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Interview: Cat Jenkins programme manager, Church Action for Tax Justice

25 November 2022

‘I’m a recovered tax planner, helping rich people squirrel away their money’

Church Action for Tax Justice [CATJ] developed out of the Methodist Tax Justice Network, and launched in April 2018. Its aim is to inspire all churches about the urgent need for fairer and more effective tax systems in the UK and internationally. It’s part of the Just Money Movement, or Ecumenical Council for Corporate Responsibility.
 

Funding for my work runs out at the end of this year; so I’ll be made redundant, but hopefully I can do some voluntary work for them. I’ll work two days a week for Faith for the Climate, supporting minority faiths by organising events and resources for them, and amplifying their voices to show we have common values.
 

My role involves providing churches with resources to help them to engage with tax justice. I write newsletters, and our current campaign — #GoodMeasure — is calling for a wealth tax for the super-rich in the UK. I deliver workshops to help people improve their tax literacy, and speak out for tax justice.
 

It’s really important that people do engage one of the most powerful ways to make the system fairer, and stop long-term poverty and inequality.
 

My faith’s made me more mindful of the need to challenge systemic injustices. As Christians, we run foodbanks and warm-banks, help at homeless shelters, and that’s really important. But it would be better to fix the system so people don’t fall into difficulties in the first place.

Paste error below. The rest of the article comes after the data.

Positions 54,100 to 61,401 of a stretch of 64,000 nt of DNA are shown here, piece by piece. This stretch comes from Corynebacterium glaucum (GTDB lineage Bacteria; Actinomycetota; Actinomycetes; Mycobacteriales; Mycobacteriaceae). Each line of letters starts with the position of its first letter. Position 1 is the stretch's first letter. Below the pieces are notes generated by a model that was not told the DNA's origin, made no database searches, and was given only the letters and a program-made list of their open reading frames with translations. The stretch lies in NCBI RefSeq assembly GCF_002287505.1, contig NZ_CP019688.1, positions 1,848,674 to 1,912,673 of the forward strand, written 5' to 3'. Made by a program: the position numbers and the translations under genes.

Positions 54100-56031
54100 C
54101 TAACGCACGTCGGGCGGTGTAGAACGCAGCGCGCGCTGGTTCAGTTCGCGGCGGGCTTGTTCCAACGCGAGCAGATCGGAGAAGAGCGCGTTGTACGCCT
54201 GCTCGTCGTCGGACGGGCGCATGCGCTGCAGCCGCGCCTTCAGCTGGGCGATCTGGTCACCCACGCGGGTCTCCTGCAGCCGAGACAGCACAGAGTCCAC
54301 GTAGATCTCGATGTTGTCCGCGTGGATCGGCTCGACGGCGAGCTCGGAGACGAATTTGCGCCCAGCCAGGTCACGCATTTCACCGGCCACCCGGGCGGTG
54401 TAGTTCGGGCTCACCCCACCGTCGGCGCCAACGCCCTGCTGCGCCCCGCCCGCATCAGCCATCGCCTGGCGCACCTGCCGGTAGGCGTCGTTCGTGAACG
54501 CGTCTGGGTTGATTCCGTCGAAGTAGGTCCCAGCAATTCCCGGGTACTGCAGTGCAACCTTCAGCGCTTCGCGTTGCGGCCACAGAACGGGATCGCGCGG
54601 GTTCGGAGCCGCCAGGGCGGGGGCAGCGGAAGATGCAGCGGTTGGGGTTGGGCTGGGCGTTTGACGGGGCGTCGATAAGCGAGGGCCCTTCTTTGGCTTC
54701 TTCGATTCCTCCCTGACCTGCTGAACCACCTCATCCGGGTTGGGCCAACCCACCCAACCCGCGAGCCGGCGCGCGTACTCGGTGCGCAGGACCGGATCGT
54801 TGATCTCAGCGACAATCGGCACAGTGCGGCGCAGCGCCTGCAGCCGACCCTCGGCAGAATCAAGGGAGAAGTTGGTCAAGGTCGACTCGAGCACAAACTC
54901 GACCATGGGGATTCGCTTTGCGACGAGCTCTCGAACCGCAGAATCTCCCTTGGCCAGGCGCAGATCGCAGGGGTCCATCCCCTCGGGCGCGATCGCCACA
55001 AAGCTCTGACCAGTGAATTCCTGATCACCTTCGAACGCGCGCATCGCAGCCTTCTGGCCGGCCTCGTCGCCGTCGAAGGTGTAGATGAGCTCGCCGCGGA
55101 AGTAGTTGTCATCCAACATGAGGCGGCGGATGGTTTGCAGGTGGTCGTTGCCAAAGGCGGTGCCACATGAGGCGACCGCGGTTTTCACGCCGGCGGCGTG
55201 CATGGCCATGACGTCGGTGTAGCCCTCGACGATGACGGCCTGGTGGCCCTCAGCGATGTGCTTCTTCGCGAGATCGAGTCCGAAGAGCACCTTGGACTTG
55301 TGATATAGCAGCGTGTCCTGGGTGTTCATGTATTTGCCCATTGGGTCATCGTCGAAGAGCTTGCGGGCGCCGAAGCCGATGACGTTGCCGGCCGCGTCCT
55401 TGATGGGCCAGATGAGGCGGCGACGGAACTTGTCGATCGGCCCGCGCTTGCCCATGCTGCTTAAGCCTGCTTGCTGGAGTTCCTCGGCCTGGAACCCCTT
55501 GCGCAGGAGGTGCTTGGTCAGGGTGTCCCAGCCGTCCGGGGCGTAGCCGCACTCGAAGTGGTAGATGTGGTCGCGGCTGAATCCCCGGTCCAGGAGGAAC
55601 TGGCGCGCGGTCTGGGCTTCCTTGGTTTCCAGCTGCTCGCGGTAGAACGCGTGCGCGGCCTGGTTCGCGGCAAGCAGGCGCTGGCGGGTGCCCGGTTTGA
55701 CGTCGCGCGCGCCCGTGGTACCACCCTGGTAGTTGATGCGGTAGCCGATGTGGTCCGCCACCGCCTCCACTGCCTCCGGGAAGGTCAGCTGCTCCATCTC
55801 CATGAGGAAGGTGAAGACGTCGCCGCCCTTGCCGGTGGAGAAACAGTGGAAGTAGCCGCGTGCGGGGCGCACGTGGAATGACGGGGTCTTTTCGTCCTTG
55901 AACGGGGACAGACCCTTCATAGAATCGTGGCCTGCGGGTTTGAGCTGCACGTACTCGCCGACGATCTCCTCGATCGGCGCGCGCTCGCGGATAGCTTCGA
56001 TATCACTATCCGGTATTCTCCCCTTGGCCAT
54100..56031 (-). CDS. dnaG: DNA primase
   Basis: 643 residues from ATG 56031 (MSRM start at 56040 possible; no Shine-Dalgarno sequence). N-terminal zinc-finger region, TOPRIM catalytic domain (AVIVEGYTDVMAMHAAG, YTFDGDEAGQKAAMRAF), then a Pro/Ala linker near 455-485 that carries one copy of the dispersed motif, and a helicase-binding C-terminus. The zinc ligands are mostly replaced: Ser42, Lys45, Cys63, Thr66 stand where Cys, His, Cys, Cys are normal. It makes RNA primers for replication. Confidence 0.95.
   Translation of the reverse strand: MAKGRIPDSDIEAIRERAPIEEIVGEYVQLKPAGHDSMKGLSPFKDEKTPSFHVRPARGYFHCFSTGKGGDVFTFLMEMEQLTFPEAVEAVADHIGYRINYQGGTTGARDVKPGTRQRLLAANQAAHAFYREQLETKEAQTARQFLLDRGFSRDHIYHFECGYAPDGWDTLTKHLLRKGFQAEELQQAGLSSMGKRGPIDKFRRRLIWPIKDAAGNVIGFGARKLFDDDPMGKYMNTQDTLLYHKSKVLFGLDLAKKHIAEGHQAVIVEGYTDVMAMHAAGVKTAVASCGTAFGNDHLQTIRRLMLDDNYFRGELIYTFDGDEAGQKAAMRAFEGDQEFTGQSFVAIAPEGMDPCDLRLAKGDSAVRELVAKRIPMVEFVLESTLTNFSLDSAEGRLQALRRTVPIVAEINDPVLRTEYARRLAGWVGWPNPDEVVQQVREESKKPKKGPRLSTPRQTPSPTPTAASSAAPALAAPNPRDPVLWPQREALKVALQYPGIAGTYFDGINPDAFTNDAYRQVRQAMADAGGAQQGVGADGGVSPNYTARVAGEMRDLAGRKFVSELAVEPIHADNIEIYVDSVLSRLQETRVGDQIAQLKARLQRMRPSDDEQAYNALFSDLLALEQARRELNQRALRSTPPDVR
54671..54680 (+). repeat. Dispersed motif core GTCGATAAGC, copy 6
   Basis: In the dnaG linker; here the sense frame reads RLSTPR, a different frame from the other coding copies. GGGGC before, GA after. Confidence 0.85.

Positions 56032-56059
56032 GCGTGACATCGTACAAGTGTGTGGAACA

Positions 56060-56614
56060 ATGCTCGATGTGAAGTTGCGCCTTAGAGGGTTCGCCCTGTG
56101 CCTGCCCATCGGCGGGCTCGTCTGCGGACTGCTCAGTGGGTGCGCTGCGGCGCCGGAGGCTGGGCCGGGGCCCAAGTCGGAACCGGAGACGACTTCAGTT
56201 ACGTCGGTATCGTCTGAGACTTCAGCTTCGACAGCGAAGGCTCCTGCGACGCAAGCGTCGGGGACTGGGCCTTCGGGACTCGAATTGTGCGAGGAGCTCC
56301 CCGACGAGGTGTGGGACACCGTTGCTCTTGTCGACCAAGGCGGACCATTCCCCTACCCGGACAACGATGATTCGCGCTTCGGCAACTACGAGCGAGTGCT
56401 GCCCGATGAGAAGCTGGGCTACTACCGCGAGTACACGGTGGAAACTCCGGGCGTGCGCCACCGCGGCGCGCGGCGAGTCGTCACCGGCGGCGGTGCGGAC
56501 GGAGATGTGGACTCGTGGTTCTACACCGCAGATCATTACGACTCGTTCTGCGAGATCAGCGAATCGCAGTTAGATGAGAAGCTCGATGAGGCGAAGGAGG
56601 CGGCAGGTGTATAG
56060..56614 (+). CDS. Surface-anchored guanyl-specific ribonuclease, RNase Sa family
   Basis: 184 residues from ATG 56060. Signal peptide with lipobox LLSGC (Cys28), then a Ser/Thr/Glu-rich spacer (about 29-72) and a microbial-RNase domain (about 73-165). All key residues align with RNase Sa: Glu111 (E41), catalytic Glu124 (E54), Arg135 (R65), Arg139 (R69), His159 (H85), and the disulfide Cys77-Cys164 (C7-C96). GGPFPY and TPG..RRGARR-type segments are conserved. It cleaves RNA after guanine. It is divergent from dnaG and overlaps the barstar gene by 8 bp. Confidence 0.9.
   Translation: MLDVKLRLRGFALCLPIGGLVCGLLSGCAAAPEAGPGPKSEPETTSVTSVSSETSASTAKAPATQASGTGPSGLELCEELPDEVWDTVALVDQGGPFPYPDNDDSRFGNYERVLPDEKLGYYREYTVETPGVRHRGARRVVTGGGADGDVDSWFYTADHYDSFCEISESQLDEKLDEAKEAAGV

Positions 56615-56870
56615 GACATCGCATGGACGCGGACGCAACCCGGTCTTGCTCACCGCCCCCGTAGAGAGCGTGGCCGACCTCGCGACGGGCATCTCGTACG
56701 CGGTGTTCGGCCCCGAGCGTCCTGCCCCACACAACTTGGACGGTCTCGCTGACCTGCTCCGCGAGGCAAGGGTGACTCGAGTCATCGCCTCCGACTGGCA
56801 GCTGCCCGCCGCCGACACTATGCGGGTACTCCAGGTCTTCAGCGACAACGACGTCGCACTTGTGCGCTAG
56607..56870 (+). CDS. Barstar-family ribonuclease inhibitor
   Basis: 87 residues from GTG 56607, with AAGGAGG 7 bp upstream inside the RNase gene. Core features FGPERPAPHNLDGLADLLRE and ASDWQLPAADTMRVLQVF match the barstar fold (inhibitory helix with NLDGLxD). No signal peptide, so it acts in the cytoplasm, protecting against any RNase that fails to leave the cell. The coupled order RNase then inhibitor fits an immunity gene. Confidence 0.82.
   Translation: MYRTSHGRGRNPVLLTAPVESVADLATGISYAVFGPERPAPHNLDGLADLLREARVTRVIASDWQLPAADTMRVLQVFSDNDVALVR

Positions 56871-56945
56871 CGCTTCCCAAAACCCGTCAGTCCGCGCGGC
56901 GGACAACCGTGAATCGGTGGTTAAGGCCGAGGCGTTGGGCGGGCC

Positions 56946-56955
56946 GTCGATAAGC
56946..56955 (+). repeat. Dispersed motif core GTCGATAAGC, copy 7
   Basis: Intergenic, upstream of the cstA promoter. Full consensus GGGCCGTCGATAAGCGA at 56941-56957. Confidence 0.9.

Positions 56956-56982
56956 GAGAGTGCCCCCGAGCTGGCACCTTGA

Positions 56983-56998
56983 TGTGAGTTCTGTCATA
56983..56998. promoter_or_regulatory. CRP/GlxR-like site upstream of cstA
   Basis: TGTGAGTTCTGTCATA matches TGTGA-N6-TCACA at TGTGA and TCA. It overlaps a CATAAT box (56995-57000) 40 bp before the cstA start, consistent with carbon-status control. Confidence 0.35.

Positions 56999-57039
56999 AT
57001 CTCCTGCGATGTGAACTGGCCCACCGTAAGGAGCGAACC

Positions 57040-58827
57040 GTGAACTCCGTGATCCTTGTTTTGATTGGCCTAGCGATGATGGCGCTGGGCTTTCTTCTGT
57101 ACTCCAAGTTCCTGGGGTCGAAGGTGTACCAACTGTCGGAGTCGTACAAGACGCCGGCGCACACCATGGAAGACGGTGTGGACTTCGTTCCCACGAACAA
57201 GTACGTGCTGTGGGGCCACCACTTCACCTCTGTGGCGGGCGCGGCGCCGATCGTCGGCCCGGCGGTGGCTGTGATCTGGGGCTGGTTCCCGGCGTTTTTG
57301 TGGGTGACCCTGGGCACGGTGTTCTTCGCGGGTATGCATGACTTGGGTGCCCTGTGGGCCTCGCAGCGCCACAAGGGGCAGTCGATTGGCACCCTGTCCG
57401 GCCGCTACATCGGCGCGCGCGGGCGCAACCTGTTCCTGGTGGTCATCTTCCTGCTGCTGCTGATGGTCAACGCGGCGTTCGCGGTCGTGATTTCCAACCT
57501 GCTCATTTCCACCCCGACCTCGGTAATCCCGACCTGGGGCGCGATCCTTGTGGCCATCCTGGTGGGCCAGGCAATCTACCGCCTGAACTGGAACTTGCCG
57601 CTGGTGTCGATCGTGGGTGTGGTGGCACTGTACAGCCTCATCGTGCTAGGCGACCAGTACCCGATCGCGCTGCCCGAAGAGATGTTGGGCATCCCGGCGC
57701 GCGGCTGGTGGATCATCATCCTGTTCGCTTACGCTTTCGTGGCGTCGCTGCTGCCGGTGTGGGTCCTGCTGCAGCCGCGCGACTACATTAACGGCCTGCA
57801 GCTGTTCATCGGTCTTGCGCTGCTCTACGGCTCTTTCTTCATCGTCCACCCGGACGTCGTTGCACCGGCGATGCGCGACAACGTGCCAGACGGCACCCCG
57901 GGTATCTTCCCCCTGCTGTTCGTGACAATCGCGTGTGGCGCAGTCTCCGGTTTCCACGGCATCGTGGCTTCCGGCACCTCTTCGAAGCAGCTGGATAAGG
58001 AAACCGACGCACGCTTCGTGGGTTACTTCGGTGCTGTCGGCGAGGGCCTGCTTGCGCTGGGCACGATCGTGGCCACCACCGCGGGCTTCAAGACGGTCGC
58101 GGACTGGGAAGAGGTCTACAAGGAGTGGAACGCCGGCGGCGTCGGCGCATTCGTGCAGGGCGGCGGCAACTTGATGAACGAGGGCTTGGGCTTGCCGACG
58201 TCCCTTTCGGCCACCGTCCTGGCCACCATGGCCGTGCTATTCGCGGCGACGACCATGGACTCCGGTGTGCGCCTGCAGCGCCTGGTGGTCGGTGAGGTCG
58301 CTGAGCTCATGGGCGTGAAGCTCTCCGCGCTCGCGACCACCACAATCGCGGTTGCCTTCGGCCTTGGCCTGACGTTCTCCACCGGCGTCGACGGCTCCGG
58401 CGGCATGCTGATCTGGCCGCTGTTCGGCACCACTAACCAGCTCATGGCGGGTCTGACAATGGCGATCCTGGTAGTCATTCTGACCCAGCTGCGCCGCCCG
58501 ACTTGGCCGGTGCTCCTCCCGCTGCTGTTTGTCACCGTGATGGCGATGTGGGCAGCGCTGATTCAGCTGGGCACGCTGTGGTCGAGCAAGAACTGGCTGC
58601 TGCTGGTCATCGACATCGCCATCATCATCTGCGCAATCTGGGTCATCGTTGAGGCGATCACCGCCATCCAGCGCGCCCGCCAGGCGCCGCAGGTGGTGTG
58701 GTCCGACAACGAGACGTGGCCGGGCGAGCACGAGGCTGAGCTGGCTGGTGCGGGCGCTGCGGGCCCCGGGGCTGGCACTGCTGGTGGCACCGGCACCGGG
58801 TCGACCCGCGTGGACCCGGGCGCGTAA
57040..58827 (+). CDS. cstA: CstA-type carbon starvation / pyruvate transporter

Those blessed with abundance should use it to ease the plight of the poor. It motivates me to do my very best in my role at CATJ, and gives me courage to speak out about it where I might otherwise be intimidated.
 

Yes, it’s possible to design a tax system that doesn’t disincentivise work and investment — and, yes, other countries do this better. Don’t frame tax as a burden, but as a privilege. If you’re paying tax, you’re clearly making some money, after all, which is a blessing; and paying our taxes is really a way for us to love our neighbour, mediated through the offices of the Government.
 

Asking the super-rich to contribute more might not be universally popular, but many recognise that we all do better when we all do better. When inequality is reduced, we have a healthier, happier, safer country for everyone, rich and poor alike.
 

It’s a myth that cutting taxes incentivises growth. We have really low company taxes here, but low rates of business investment hasn’t brought about growth. It just profits shareholders. A well-designed, progressive tax system would ask more from people blessed with abundance.
 

The working poor — and, increasingly, the squeezed middle — are contributing a higher proportion; so they’re trapped in a permanent struggle of relatively high levels of tax as well as high cost of living. Many are the same key workers who kept us safe during Covid, at risk to themselves. It feels very unjust that they are shouldering most of the tax burden.
 

It’s a wrong ideology, being disproved right now. If you want to get the economy going, give money to poor people, because they spend it — because they need to. If you give money to the rich, they tend to put it in the bank. If I was a cynic, I’d say this approach is pure selfishness, but I can’t believe there’s so much wickedness. I think it’s more misguidedness.
 

I’m a recovered tax planner! My early career was spent in offshore financial services, helping rich people squirrel away their money so as to avoid paying their taxes. I’m grateful for all I learned in those years — including the realisation that many people working in that industry don’t really recognise what a damaging role it plays in the world.
 

I joined DAF [Deep Adaptation Forum] after reading a paper by Professor Jem Bendell, written in 2018 [Features, 4 November]. I took a week-long course that he was teaching on sustainable leadership, and now I’m communications officer — one of five staffers and many volunteers serving 15,000 members.
 

It’s been a relief to be part of a community — growing all the time — where people are taking seriously the likelihood that the climate crisis will lead to societal collapse. Indeed, in some parts of the world, it’s already doing so. We help people to live out loving and compassionate responses to difficult times.